Ming talked about how her diabetic son could be monitored and warned before a low-blood-sugar event occurred. They actually hacked his blood glucose monitor to prove they could do it in real time, and the data allowed them to predict his blood sugar in the future, keeping it in a healthy range 100% of the time.

I believe the future will show that about six sensors will monitor the human body and provide data for just about any diagnosis. Bodymedia may be well on the way to making this happen, and so is the wearable smart watch you may have on your wrist. So the body will definitely be connected and monitored, and closed-loop control of say blood sugar or the heart will be possible. It’s already true.

Ming also talked about cochlear implants. We have a nerve connection—the implant wires directly into auditory nerves that exchange information between the brain and ear. Adding to that, soon your smartphone will be able to estimate your current emotional state. Emozia Research already has an SDK, shell app and data collection API for that.

Check around. The research shows we can predict and intervene to improve knowledge, real-time monitor and control the body, connect to the nerve networks of the brain and estimate the emotional state of the body. The HIoT is coming, and a spike in the brain or, as I prefer, a secure wireless link will connect it to you, the edge device.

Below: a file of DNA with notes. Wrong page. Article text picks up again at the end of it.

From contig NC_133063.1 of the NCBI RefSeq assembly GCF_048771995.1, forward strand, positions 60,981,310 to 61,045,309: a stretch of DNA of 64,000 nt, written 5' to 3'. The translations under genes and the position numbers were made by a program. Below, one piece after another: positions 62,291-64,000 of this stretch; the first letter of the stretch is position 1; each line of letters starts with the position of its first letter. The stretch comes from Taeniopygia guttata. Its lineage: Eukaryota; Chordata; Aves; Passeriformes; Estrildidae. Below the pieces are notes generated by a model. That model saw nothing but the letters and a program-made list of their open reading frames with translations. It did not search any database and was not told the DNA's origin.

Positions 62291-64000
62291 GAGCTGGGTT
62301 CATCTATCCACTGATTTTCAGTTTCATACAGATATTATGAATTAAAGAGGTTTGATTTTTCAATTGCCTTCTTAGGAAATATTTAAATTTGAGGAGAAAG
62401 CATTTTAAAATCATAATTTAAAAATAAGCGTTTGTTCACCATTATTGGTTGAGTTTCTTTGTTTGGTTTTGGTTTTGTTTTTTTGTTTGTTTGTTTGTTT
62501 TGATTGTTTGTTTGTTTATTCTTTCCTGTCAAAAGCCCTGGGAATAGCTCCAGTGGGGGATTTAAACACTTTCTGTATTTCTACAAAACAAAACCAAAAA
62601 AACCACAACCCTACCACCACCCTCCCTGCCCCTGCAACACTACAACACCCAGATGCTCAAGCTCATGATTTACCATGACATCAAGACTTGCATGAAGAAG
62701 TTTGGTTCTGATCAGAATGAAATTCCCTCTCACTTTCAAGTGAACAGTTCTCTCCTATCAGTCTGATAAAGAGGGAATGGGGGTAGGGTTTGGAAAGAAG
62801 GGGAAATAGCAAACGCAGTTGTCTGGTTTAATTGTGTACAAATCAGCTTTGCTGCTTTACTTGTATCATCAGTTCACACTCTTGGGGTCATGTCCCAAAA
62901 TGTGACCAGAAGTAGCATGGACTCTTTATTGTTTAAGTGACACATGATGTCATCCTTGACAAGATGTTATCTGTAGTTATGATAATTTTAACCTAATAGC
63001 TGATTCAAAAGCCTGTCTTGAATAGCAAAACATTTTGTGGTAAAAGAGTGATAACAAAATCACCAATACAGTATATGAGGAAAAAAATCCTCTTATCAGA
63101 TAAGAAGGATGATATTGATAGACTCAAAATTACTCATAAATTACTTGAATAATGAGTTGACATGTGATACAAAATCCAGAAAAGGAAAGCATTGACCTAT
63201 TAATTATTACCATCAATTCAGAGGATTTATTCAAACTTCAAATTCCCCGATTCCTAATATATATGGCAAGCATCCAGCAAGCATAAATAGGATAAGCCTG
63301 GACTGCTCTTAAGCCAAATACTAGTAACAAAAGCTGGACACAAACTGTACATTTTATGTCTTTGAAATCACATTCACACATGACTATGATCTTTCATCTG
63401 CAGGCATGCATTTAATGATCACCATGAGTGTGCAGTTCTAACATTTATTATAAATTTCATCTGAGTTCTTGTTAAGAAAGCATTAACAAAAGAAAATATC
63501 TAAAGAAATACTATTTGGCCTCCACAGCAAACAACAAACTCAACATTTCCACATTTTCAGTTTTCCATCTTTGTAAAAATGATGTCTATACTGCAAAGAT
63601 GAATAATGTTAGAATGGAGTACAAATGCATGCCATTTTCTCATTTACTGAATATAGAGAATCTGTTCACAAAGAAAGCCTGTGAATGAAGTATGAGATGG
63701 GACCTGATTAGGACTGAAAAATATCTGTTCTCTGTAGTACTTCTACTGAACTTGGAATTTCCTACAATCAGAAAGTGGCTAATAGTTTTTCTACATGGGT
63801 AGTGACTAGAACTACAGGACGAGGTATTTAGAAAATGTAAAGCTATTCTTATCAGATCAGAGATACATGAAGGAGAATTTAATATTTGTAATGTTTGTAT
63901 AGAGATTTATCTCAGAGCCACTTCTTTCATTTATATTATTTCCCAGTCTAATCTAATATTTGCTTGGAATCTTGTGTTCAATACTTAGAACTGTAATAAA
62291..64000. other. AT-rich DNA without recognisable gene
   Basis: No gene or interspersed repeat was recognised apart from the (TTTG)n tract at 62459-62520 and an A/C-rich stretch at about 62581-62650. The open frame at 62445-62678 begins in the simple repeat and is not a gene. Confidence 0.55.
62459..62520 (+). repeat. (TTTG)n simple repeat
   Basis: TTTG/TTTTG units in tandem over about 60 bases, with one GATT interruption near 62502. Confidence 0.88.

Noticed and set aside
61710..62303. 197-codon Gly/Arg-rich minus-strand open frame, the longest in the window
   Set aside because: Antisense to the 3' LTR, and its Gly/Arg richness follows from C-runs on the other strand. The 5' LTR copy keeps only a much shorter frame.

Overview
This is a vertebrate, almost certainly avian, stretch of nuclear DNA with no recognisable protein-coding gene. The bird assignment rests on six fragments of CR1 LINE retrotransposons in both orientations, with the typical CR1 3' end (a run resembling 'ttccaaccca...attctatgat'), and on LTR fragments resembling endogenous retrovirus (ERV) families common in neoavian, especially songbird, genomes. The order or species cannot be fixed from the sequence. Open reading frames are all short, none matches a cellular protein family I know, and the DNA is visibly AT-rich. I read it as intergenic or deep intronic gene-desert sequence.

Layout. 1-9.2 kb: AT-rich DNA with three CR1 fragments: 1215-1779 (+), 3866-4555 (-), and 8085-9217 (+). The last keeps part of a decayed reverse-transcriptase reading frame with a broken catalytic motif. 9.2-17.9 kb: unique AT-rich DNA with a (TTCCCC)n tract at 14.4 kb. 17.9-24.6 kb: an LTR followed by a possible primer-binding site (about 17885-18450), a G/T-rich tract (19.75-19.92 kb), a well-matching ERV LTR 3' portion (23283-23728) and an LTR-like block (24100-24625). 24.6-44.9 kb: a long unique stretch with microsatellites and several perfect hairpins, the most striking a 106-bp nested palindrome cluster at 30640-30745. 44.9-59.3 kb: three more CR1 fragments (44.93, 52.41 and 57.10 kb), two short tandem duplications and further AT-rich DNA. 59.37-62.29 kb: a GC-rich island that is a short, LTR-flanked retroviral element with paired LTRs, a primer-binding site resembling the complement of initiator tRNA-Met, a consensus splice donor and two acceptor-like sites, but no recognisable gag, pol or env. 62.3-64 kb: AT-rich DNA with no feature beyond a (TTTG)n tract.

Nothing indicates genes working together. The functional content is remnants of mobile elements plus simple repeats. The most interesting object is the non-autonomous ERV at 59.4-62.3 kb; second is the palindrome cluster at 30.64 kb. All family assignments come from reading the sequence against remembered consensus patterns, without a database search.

As the HIoT develops, perhaps the next step of human evolution is the bionic age—the true connecting and merging of man and machine. Ming is convinced cognitive neuroprosthetics will happen; get spiked and suddenly you are 25% smarter or 25% more successful. She thinks it is probably 20 to 30 years off, but would you get that app and the hardware that goes with it? It will be an interesting social dilemma for the next generation. Should we allow the cognitive enhancements the HIoT provides, and will it give people an unfair advantage? Ming claims it’s not science fiction, and it will change the definition of humans.

In the meantime, daily, interactive use of artificial intelligence is just around the corner—you are already being connected via sight and sound, and the device in your pocket, in your ear, on your lap and on your kitchen counter. IBM’s Watson, Amazon’s Echo, Google Now, Siri and others will connect you to the machines and information you want, and they will learn your preferences. With this happening in the HIoT, there is no doubt that, if you haven’t jumped in to the IoT and Smart Industry, now is the time. Just ask Cortana, Alexa or Siri. They will help you understand the billions, soon to be trillions, of pieces of information and assist getting you connected in the future.

Homepage image courtesy of chatchai_stocker at FreeDigitalPhotos.net

About the Author

Dave Perkon | Technical Editor

Dave Perkon is contributing editor for Control Design. He has engineered and managed automation projects for Fortune 500 companies in the medical, automotive, semiconductor, defense and solar industries.